And precisely occurs on this ship? What is their mission? I don't know, but now my mission is to abduct the choreographer, in order to learn step-by-step Gaga style. What genius it took to make hooded robes out of actual hoodies and for a sexy ritual dance for a half-man-sized egg god, the eye of the yin and yang...divine, intergalactic styling.
Sigur Rós don't want you to choke and die. They have a video to help you through such a problem, were it to occur.
The music video to "Ég anda," directed by Ragnar Kjartansson, is the first of eight commissioned clips to accompany each of the songs off of Sigur Ros' new album "Valtari." Kjartansson recruited some real characters for this, who waver between Wes Andersonian deadpan to cartoonish ecstasy in this step-by-step instructional vid.
The band ask from each of their filmmakers/artists to create a video of whatever comes to mind when the creators hear their songs. This one apparently made Kjartansson gag (ba-dum-bum-bum).
Motion City Soundtrack's new song "Timelines" may be one of their most personal songs, according to Justin Pierre.
Its refrain "It's not a matter of time, it's just a matter of timing" came from the frontman's father, a concept he then filled in with some very intimate experiences, from growing up stuttering to discovering sex and flunking college classes. It's a little dark at times, thematically, but thankfully there's that soaring chorus and harmonies, upbeat keyboards and a fast beat.
"The only way I can get through the day..." is to check out this new song from the reunited Afghan Whigs.
"See and Don't See" is a damned bummer of a cover, but great news for fans of the band -- which hasn't performed together live in 13 years. This track is their first new one in five, after in 2007 they dropped "Unbreakable: A Retrospective 1990-2006" which contained two new tracks recorded when the Greg Dulli-led band reunited temporarily to record "I'm a Soldier" and "Magazine."
The band officially split in 2001 and last released their album "1965" in 1998. Next week, though, they'll take the stage once again on "Late Night with Jimmy Fallon" on May 22 and will play New York's Bowery Ballroom on May 23. They have 28 dates on slate; stops include Lollapalooza, plus at All Tomorrow's Parties' New Jersey edition, which Dulli is curating for a night.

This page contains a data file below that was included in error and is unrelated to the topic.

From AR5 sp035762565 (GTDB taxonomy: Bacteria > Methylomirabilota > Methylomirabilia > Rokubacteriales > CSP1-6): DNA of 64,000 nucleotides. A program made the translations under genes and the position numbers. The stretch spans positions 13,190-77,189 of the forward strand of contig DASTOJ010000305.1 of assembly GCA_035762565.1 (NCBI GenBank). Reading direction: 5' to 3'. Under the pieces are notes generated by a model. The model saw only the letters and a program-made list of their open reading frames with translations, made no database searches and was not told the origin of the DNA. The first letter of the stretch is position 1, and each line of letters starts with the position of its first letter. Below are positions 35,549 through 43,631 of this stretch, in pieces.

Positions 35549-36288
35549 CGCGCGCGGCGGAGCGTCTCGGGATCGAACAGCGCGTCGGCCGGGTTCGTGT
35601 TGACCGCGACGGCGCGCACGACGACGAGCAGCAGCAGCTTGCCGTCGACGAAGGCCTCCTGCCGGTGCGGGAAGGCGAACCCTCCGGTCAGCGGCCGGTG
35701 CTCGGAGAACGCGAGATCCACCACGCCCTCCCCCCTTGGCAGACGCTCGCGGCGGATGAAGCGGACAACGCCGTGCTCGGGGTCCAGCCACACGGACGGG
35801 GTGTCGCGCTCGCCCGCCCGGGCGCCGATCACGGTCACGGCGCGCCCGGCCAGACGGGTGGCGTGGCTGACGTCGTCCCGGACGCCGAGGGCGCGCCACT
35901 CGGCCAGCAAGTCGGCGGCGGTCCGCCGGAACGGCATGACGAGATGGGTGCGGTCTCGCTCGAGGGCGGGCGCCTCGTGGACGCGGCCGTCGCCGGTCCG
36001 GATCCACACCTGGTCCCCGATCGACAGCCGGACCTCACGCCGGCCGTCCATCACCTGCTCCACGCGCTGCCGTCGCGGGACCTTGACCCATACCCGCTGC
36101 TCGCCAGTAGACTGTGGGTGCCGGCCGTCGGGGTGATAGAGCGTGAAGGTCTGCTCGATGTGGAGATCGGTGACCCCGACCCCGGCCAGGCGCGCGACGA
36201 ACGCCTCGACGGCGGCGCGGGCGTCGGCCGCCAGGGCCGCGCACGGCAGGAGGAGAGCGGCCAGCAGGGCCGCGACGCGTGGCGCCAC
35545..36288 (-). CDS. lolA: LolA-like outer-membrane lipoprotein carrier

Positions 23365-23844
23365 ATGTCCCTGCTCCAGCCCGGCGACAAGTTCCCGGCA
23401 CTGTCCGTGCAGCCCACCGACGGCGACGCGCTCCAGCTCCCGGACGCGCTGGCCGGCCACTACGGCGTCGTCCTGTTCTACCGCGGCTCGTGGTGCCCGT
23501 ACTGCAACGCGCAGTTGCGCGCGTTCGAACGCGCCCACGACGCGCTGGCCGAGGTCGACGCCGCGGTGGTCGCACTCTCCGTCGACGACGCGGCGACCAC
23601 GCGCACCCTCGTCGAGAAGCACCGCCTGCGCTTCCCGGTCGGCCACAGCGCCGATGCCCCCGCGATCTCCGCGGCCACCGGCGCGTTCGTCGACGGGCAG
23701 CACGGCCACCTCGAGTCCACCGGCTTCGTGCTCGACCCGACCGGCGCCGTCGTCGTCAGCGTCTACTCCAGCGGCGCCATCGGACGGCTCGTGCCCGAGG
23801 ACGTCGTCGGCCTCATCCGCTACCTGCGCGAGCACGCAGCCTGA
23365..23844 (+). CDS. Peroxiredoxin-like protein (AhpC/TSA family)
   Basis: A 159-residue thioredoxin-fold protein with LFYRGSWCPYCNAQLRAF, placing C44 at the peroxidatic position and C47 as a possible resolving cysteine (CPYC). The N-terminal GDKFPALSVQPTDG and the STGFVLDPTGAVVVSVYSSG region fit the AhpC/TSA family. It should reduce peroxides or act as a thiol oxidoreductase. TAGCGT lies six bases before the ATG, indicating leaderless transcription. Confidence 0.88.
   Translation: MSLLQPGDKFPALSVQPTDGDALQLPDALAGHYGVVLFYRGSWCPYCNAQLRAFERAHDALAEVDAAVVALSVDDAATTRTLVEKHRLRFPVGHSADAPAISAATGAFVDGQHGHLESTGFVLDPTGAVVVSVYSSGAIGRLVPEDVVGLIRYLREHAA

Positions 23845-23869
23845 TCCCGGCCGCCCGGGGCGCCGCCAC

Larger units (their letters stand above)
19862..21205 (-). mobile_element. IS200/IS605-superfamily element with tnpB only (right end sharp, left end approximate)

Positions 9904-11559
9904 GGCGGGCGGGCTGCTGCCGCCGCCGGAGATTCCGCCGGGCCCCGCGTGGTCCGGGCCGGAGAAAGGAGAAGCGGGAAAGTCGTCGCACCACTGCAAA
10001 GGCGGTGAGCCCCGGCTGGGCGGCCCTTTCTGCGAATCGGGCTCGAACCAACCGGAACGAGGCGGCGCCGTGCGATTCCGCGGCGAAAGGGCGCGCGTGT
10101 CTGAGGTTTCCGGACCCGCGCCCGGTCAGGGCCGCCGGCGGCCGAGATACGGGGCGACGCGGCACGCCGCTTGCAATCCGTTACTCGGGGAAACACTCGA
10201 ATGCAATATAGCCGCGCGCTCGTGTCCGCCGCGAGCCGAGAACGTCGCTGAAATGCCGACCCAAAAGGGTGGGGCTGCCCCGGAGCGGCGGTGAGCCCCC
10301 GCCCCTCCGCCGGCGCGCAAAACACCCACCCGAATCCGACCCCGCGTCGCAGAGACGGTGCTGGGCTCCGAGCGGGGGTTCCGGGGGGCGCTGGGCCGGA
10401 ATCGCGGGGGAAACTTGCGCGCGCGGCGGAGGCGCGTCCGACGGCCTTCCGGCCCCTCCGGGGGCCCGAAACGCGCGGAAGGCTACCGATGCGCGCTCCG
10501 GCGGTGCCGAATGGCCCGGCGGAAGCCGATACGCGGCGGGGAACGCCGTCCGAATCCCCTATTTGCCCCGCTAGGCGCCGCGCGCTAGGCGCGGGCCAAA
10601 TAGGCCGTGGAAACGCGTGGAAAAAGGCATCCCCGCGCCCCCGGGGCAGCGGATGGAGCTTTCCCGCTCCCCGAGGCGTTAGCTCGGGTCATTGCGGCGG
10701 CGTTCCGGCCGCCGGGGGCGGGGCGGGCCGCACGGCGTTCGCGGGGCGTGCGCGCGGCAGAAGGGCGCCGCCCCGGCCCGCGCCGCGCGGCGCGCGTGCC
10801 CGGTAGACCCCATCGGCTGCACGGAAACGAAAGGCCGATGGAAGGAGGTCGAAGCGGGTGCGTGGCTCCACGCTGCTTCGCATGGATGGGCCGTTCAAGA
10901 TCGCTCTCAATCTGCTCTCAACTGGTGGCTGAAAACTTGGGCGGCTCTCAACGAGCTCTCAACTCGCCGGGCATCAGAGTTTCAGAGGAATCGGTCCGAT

Reggie Watts kicked off a headlining tour this week, but it wouldn’t be fair to say that the stint is in support of one single thing.
The musician/comedian/musical comedian dropped “Reggie Watts: A Live In Central Park” on CD/DVD on Tuesday, with airings having ramped up the week before on Comedy Central. He’ll be featured in each episode of new IFC show “Comedy Bang! Bang,” which debuts on June 8 (you can get a taste of him collaborating with Jon Hamm on the theme of “Taxi” here). He’s warming up for festival season with stop-offs like Bonnaroo and Electric Forest this summer, and he’s dropped off everywhere from SF Sketchfest to Sasquatch! to Fun Fun Fun. He continues to work with Louis C.K. on his show “Louie,” writing incidental music, and made his own score to Ridley Scott's "Legend."
The Williamsburg, Brooklyn resident opened for Conan O’Brien on his “Legally Prohibited From Being Funny On Television Tour” last year and gained rep online through the word-of-mouth success of “Why Sh*t So Crazy?” from 2010 (featuring “F*ck Sh*t Stack”) and his CollegeHumor “Blowjobs” bit. He also held down a high-profile gig singing with LCD Soundsystem at their last show at Madison Square Garden in 2011, a performance captured in “Shut Up and Play the Hits.”
Watts is mesmerizing to watch, as he blends pre-planned comedy bits and banter with himself in with improvised music composition, beat boxing, experimental motifs and rapping. He looks like a crazy person. He can make himself sound like Chaka Khan and Fred Rogers in the same breath.